Stephanie Ostroff is a speech-language pathologist and journalist. She enjoys blending knowledge from both fields to shine a light on innovators and changemakers in health care.
Andrea Cooke, MHCI ‘22, expanded her own perspective so she could expand health care access for others.
Andrea Cooke knows what it means to pivot.
For the past seven years, every time health care policy flip flopped or emerged overnight out of reshuffled priorities in Washington, she sprang into action the next morning.
As Director of Regulatory and Legislative Policy at the Blue Cross and Blue Shield Association (BCBSA), Cooke served as translator between Capitol Hill and the 34 Blue companies, interpreting shifts in federal legislation and their implications on the one-third of Americans covered by their plans. From her desk in D.C., Cooke had a bird’s eye view of both the payer and the policy side of health care. In 2020, she looked to Penn to widen that perspective and prepare for her next pivot, enrolling in the Master of Health Care Innovation.
Cooke, who already held an MBA from Howard University, “wanted a new view, a new way to look at things…to be able to talk to different stakeholders that are not Blue or influenced specifically, directly by Blue, and be able to talk to people from different parts of the country.” She appreciated that the MHCI was composed of faculty and students from a mix of backgrounds. “We have consultants, we have people in the pharmacy industry, in the behavioral health industry, medical practice. So that actually allowed me to get different viewpoints,” she added.
This program actually gave me a door into insight that I didn’t have, but I had people that I could call.
Diverse Perspectives During a Pandemic
As she began the Master’s program, Cooke faced a series of complex pandemic-induced health policy shifts; the vaccine rollout and sudden ubiquity of telehealth services demanded a robust understanding of all sides of the system. When she showed up to class online, Cooke was able to step outside of her wheelhouse and tap into the collective knowledge of her colleagues.
“I would talk to many of the people who were on the clinical side and ask them specifically what they were doing in their office,” Cooke explains. “How would they have discussions with their patients about getting the vaccine? What worked, what didn’t work?” Later, these conversations informed her advocacy work on the Hill.
One of the unique challenges Cooke encountered during the pandemic was developing new reimbursement codes for services as they came into existence. Telehealth was a question mark for insurance companies.
“When a clinician is getting reimbursed, you have to know how much time they spend,” explains Cooke. “How long are they spending on a patient even though it’s virtual, versus in-the-office?” Fortunately, her classmates included providers from specialties as varied as obstetrics and gynecology and radiology. Cooke says she valued the opportunity to hear directly from practitioners about the resources that go into telehealth.
“This program actually gave me a door into insight that I didn’t have, but I had people that I could call on,” Cooke says. “And that was like, perfect timing.”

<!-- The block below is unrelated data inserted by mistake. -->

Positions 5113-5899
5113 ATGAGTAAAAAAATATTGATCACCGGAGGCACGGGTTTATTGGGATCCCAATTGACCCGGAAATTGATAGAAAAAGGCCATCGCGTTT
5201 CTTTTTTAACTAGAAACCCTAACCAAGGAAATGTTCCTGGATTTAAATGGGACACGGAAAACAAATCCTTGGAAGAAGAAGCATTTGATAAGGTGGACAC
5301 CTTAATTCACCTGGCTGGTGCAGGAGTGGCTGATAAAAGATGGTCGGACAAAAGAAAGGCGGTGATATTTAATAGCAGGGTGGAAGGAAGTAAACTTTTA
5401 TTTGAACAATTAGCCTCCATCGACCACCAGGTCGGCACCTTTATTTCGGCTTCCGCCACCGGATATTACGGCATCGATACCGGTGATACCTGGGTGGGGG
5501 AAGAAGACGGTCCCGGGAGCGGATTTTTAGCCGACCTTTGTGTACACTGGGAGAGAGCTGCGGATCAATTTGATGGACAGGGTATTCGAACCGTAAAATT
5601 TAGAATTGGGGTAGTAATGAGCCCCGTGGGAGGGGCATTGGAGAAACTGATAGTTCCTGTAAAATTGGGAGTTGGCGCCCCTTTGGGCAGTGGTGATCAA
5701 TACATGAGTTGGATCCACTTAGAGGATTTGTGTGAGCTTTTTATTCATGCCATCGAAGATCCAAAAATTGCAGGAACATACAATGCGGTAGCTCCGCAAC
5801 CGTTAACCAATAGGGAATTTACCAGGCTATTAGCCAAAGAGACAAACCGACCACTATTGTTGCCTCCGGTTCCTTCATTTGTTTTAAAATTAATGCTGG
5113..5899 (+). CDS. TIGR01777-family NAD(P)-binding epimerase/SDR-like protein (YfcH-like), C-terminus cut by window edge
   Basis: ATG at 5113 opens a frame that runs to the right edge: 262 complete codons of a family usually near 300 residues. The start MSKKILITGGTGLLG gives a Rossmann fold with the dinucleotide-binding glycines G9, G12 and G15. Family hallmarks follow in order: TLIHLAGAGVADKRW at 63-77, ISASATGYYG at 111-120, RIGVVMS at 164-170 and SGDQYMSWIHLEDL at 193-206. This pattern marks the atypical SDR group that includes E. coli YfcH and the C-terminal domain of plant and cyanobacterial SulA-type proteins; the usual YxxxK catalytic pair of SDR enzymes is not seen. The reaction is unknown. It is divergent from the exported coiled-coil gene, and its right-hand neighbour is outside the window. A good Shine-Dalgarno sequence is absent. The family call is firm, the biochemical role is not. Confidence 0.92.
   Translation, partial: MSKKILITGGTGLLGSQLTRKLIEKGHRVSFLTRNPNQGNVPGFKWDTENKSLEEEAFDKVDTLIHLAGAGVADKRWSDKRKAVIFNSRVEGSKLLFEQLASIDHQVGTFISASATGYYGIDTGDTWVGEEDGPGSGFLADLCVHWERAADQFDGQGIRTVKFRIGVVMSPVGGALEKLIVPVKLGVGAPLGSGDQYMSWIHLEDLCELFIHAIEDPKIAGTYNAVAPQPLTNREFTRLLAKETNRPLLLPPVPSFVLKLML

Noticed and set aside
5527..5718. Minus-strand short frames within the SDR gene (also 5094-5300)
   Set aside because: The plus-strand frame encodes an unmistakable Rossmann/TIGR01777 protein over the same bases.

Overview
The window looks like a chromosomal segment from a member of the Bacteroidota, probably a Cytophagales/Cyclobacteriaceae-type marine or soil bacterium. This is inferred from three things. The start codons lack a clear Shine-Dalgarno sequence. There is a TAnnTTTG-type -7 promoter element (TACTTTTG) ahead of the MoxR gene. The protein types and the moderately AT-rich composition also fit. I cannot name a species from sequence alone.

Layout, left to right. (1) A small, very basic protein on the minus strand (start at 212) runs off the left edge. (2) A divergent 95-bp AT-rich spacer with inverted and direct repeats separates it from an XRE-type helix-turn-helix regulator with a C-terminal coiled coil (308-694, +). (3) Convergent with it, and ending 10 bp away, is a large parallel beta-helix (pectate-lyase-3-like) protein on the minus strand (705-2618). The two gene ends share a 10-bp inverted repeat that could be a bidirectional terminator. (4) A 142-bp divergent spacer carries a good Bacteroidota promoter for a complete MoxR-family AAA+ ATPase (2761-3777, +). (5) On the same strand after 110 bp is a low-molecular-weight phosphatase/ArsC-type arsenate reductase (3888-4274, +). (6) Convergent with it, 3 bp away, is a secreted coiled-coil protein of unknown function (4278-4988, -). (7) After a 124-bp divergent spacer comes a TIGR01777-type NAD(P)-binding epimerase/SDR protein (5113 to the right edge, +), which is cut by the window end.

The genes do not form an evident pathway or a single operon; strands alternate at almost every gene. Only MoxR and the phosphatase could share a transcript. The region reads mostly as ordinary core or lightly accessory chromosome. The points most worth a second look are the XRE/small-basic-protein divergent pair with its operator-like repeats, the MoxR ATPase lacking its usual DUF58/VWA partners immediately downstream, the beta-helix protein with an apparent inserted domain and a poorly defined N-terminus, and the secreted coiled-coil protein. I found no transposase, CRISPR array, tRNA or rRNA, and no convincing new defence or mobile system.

Cooke’s enrollment in the MHCI synced up seamlessly with her work on the policy side of BCBSA’s National Health Equity Strategy, a data-driven, cross-departmental initiative that aims to reduce racial health disparities, particularly in maternal care, behavioral health, and vaccination. As she met with stakeholders and drafted a white paper in anticipation of the program’s launch in 2021, Cooke drew inspiration from guest speakers, discussion boards, and assignments. She says she was particularly influenced by courses on health care operations and health equity, as well as The American Health Care System, a foundational course taught by Ezekiel J. Emanuel, MD, PhD that led to her co-authoring an op-ed in the Boston Globe her first semester.
What I do influences those families, and I want their ability to survive– whether it’s COVID, diabetes, or cancer– I want to make that journey better for them. I want to help them have the ability to access care and get rid of those barriers.
Inside View of the Health Care System
But Cooke also had personal insight on the health care system. She was in the thick of it, all too familiar with its shortcomings as she managed long-term and end-of-life care for her mother while completing her degree. Cooke brought along her laptop on visits, logging into class and answering emails as she coordinated her mother’s services. It was a tall order even for someone well-versed in the system, she says, and with the luxury of remote work.
Ultimately, Cooke lost her mother and five other family members in the span of two years, including cousins and a nephew who passed away from COVID before vaccines were available.
“I think [going through that] made me understand that…this is real people. This is real lives,” says Cooke. “So what I do influences those families, and I want their ability to survive– whether it’s COVID, diabetes, or cancer– I want to make that journey better for them. I want to help them have the ability to access care and get rid of those barriers.”